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Expat wanderer

Mountains and Glaciers En Route to Chenega Bay

Passage was a little rough, once again, going through the Barrens, and AdventureMan took a dramamine. Because we don’t take a lot of medications, when we do, it can have a long-lasting impact, and AdventureMan sleeps in the next day. Not such a bad thing, it is vacation, after all. He is missing a lot of breathtaking scenery, but . . . LOL . . . even breathtaking scenery gets to be a little “oh yeah?” after a lot of breathtaking scenery.

 

Once all the high school kids got off at Kodiak Island, the boat became very quiet.  There are some families, a few tourists, family members en route home, or to medical appointments from remote villages. We are meeting some fine people. One young man for whom we took a photo told us he was from a small village in Israel. I think that is true, and I think it is also disguise. He looks just like my Palestinian friends in Qatar. I expect it is just easier, here in the US, to say you are “from Israel.” I love these young people, many of them out all on their own, all alone, seeing these wonderful sights. 

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Even though these are all different, after a while . . . Oh! There are a lot more photos! You really want to see them all, LOL?? After a while, you can’t even count the glaciers. My eyes have been so hungry for mountains and blue green pine trees and snow and glaciers, and now . . . I feel overfed!

September 10, 2013 Posted by | Adventure, Alaska, Beauty, Photos, Travel | , , , | Leave a comment

Reconnaissance Trip in Homer

Did I tell you how this trip came about? How last year I saw a notice about The Celebration in Juneau, but we were already en route to Zambia on those exact dates?

As we started planning this Alaska trip in 2014, we discovered we had more ideas than we have time. The Qatari Cat is ten years old now; we don’t like to leave him at the Wee Tuck ‘Em Inn longer than a couple weeks at most. The more we decided what to include in the two weeks, the more we came to the realization that we needed to do a reconnaissance trip :-). I found the Alaska Marine Highway System, and we realized we could cover a lot of ground and see a variety of terrain by taking this cross Gulf ferry, the M/V Kennicott.

Homer is almost the end of the line. The ferry continues to Seldovia, which is picturesque and beautiful, but we wanted to explore Homer, and to figure out where we will go next year after the Celebration.

Homer is so much fun. It’s been voted one of the hippest cities in America, for it’s 70’s counter culture and community values. It is a very fun place to be, and full of breathtaking scenery.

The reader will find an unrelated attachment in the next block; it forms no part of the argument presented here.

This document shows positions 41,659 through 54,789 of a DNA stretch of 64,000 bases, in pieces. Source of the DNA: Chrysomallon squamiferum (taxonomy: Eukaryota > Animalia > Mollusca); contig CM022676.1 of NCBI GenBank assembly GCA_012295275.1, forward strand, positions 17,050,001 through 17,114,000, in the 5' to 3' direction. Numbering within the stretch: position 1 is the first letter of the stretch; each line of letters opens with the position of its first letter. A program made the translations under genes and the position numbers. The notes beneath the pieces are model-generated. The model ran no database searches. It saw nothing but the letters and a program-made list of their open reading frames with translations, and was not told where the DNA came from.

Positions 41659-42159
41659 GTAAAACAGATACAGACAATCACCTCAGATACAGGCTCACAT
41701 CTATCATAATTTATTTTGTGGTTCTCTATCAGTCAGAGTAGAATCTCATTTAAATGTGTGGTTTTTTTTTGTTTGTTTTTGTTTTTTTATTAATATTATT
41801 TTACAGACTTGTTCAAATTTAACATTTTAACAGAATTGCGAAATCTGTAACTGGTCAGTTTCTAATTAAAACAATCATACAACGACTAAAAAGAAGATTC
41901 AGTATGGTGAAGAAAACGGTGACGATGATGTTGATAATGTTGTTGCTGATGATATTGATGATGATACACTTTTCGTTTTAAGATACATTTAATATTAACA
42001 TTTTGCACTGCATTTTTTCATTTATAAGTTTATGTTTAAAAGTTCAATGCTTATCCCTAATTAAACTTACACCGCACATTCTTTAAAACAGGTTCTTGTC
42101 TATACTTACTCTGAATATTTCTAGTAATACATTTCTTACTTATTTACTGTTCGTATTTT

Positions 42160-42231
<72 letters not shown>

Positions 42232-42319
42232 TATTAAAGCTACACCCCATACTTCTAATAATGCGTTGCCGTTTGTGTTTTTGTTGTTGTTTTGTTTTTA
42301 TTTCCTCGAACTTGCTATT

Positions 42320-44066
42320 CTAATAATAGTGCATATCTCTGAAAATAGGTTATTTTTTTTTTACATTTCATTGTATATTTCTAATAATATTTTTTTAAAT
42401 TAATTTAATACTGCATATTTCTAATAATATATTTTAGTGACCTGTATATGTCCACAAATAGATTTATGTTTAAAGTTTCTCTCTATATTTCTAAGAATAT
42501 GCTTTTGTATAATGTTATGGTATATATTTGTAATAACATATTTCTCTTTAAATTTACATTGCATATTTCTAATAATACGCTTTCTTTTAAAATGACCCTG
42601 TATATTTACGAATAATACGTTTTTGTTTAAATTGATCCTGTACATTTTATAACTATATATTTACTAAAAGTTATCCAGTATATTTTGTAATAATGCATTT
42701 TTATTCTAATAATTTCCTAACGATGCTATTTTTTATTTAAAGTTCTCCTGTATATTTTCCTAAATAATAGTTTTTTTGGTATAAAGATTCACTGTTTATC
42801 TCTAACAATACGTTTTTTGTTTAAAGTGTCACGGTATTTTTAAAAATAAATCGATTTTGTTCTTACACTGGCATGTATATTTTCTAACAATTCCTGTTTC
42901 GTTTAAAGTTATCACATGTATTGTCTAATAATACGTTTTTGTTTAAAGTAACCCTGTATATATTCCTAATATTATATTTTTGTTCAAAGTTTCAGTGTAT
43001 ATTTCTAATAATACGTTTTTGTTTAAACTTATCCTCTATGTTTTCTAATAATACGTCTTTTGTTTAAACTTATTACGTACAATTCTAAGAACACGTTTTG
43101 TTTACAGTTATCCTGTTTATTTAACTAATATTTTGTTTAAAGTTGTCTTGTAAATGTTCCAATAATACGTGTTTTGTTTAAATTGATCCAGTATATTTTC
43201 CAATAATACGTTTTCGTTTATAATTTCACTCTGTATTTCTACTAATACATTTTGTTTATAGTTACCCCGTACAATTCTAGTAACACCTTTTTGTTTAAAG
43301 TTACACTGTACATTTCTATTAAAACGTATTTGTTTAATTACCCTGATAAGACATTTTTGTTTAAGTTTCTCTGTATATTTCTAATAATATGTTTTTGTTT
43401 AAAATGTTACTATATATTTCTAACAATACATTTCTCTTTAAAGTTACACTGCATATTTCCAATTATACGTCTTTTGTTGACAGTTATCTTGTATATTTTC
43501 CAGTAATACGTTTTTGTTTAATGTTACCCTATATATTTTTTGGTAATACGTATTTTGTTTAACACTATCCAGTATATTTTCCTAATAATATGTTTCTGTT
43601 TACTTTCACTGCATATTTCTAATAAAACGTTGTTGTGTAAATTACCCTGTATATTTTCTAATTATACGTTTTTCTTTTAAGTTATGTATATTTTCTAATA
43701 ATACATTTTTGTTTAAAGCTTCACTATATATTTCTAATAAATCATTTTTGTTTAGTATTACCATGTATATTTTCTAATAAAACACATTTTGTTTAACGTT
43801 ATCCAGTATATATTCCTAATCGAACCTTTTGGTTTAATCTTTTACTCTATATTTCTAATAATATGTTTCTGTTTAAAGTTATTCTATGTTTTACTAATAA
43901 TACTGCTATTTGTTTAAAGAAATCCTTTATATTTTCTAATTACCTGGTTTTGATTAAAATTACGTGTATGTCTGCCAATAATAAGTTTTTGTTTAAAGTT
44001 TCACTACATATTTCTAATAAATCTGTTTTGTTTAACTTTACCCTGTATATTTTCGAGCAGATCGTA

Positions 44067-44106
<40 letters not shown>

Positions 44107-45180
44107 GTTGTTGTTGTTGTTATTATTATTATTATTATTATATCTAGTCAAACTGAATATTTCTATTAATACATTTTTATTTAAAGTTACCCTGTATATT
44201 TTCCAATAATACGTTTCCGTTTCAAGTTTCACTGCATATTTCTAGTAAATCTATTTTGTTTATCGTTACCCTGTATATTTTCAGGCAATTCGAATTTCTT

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Even a Homer quilt shop!

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September 8, 2013 Posted by | Adventure, Africa, Arts & Handicrafts, Beauty, Cultural, ExPat Life, Living Conditions, Public Art, Road Trips, Travel | , , , , | 4 Comments

Antarctic Ice Melting Faster Now than Last 1,000 Years

Found this morning on AOL News; this is not good news.

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Summer Ice Melt In Antarctica Is At The Highest Point In 1,000 Years, Researchers Say

Reuters | Posted: 04/15/2013 2:39 am EDT | Updated: 04/15/2013 6:36 pm EDT

CANBERRA (Reuters) – The summer ice melt in parts of Antarctica is at its highest level in 1,000 years, Australian and British researchers reported on Monday, adding new evidence of the impact of global warming on sensitive Antarctic glaciers and ice shelves.

Researchers from the Australian National University and the British Antarctic Survey found data taken from an ice core also shows the summer ice melt has been 10 times more intense over the past 50 years compared with 600 years ago.

“It’s definitely evidence that the climate and the environment is changing in this part of Antarctica,” lead researcher Nerilie Abram said.

Abram and her team drilled a 364-metre (400-yard) deep ice core on James Ross Island, near the northern tip of the Antarctic Peninsula, to measure historical temperatures and compare them with summer ice melt levels in the area.

They found that, while the temperatures have gradually increased by 1.6 degrees Celsius (2.9 degrees Fahrenheit) over 600 years, the rate of ice melting has been most intense over the past 50 years.

That shows the ice melt can increase dramatically in climate terms once temperatures hit a tipping point.

“Once your climate is at that level where it is starting to go above zero degrees, the amount of melt that will happen is very sensitive to any further increase in temperature you may have,” Abram said.

Robert Mulvaney, from the British Antarctic Survey, said the stronger ice melts are likely responsible for faster glacier ice loss and some of the dramatic collapses from the Antarctic ice shelf over the past 50 years.

Their research was published in the Nature Geoscience journal.

(Reporting by James Grubel; Editing by Paul Tait)

April 16, 2013 Posted by | Environment, Experiment, Interconnected, Living Conditions, Locard Exchange Principal, Weather | , , , , , , | 1 Comment